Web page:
Over the last month, I’ve been working through the materials and discussions for the Social Issues Through Comics (or SuperMOOC2) online class. The first module covered Addiction in Comics, dealing primarily with source material like Denny O’Neill’s Batman: Venom and famous Green Lantern/Green Arrow arc “My Ward is a Junkie,” as well works like Donny Cates’s Buzzkill. Over the course of reading the materials and talking with classmates, I came to realize something I’d never really considered about super-heroes.
They’re all addicts.
This is not to say that every super-hero is addicted to drugs, or alcohol, or internet porn, but that they are addicted to heroism itself. Over a lifetime reading comics, I have craved the sort of abilities that these four-color heroes and heroines possess. If you’re like me, you’ve longed to fly, teleport, shoot force beams from your eyes, or read the minds of those around you. Perhaps you’ve even longed to have the ability to right a great injustice, just as the technicolor avatars on the printed page have been doing for decades. What separates us from the heroes in comics is not a lack of demand (in an economic sense) but a lack of supply.
Heroism as an Intoxicant
There are innumerable examples from comics of heroes who simply love what they do. How many times have we seen the look of transcendent joy somehow radiate through Peter Parker’s full-face mask as he swings through the city, taking down corner store robbers or purse snatchers? How many times have we seen Superman grin as he absorbs a hail of machine-gun fire in the pursuit of justice? The high that comes from the heroic life is a trope that is repeated over and over in comics throughout the decades. There are heroes who take tremendous joy in their roles as protectors, deriving immense satisfaction from them, and this is shown as something to be admired. However, in the same way that workaholics can be seen as having an addiction to the task-reward cycle of their jobs, heroes suffer the same affliction. Their sense of self-worth is, in many cases, totally tied up in their performance of their chosen duties.
Heroism as a Coping Mechanism
The tragic origin is a staple of super-hero stories. Whether it’s the death of Bruce Wayne’s parents, Iron Man’s horrific injuries, or Booster Gold’s fall from grace, tremendous loss is at the core of nearly every super-hero’s origin story. To a one, these losses continue to define these heroes’ adventures even today. What’s more, their actions serve as a means to combat those losses. Batman takes to the rooftops ostensibly to avenge the death of his parents but focuses the rage which results from his loss on the mundane and extraordinary criminals of Gotham, none of whom were actually responsible for his parents’ murder. Iron Man builds stronger, more powerful, and increasingly numerous suits of armor, building an ever-stronger wall between himself and the vulnerability exposed in the explosion which served as the inciting event for his origin story. In both of these cases and in any number of similar stories the characters’ journeys carry an undercurrent of compensation wherein they use their extraordinary abilities (money, invulnerability, etc.) as a means of coping with the trauma which made them who they are. It is not unlike substance or activity addicts who use those means to dampen the effects of their own personal and physical traumas.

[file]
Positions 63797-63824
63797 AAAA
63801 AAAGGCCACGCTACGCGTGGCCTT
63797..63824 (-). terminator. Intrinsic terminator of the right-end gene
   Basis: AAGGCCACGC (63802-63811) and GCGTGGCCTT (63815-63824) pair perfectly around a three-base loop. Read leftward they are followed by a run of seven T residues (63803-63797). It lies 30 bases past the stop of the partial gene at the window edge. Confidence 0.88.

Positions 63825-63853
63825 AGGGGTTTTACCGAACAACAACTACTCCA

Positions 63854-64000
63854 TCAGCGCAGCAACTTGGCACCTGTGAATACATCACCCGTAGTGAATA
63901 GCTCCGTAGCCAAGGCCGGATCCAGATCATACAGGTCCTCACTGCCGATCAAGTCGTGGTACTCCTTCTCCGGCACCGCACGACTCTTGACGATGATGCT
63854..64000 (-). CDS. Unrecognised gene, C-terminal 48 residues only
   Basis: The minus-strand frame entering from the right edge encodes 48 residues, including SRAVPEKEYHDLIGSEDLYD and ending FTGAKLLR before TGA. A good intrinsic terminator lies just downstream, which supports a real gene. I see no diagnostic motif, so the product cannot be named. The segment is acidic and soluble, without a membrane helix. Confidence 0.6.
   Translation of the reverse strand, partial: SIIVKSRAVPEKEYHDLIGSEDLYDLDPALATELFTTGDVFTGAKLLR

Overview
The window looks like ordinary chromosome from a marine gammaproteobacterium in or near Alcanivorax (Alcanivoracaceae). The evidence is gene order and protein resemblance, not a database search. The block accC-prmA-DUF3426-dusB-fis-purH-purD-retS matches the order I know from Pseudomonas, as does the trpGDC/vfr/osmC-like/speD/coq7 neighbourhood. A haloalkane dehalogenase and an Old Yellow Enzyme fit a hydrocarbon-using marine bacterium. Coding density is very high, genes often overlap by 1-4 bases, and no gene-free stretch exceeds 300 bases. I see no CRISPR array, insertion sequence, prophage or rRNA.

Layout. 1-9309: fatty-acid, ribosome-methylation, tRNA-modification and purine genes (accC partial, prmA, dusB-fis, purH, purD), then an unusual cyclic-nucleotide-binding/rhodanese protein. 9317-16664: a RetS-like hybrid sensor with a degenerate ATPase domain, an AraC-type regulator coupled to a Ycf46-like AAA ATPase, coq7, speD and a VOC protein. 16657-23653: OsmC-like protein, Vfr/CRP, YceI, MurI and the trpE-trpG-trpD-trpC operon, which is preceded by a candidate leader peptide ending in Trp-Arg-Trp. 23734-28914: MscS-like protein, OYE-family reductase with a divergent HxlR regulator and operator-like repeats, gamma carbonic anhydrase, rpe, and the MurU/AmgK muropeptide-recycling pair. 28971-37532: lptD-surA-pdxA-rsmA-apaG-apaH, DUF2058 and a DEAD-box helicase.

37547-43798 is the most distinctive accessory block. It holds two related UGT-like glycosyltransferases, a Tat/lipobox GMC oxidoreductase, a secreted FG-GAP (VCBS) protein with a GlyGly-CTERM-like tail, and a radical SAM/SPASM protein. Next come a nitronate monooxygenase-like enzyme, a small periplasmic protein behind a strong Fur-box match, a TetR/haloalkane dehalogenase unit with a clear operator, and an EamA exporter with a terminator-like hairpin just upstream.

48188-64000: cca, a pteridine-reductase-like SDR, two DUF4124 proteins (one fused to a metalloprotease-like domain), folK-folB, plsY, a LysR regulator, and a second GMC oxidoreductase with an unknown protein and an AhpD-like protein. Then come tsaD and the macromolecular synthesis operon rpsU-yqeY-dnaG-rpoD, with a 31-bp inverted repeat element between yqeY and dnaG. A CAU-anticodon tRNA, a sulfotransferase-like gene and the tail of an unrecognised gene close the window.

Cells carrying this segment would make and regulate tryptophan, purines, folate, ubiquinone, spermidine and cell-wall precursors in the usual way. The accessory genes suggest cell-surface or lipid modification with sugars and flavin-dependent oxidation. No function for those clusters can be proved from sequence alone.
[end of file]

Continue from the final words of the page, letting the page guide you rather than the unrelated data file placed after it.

Symptoms of Addiction
Most heroes, if they’re published long enough, inevitably demonstrate some of the classic signs of addiction.
They lie to those around them, be they family or colleagues, keeping them at a distance rather than allowing themselves to consider the possibility of stopping their “use.” Maintaining their ability to continue what makes them feel good or powerful is more important than honesty, even for characters who are held up as paragons of virtue. The fact that Superman’s and Lois Lane’s relationship was predicated for decades on the lies Clark told to keep up the illusion of his secret identity was central to their relationship arc during Dan Jurgens’s run on the series, as the relationship was nearly destroyed when Clark finally revealed to Lois that he’d been deceiving her for years.
They deny their need for what they do, often choosing (for brief periods) to step away from their costumed identities only to inevitably relapse. Peter Parker has tried on repeated occasions to give up his Spider-Man identity only to be drawn back to it every time. Some of this is obviously due to the needs of the publisher to keep producing Spider-Man stories, but it bears the question: how would Peter cope with his guilt over Uncle Ben’s death if he weren’t fulfilling his responsibilities as Spider-Man?
In those instances where they stop performing heroic acts or lose their powers for an extended period of time, these characters almost always suffer from withdrawals, whether overtly physical or more subtly psychological. We’ve seen this presented often in comics and comic book-derived media, from Hal Jordan’s descent into depression and alcoholism following the loss of his power ring to the hammer-over-the-head approach in Dick Lester’s Superman III.
Understanding this (or admitting that our heroes have a problem) is only the first step. It is a useful tool in examining the persona journeys of these characters as they pass through various stages. I can’t say for certain how this has altered my perception of these characters as role models, but one thing I can say is this: it has certainly made them more human.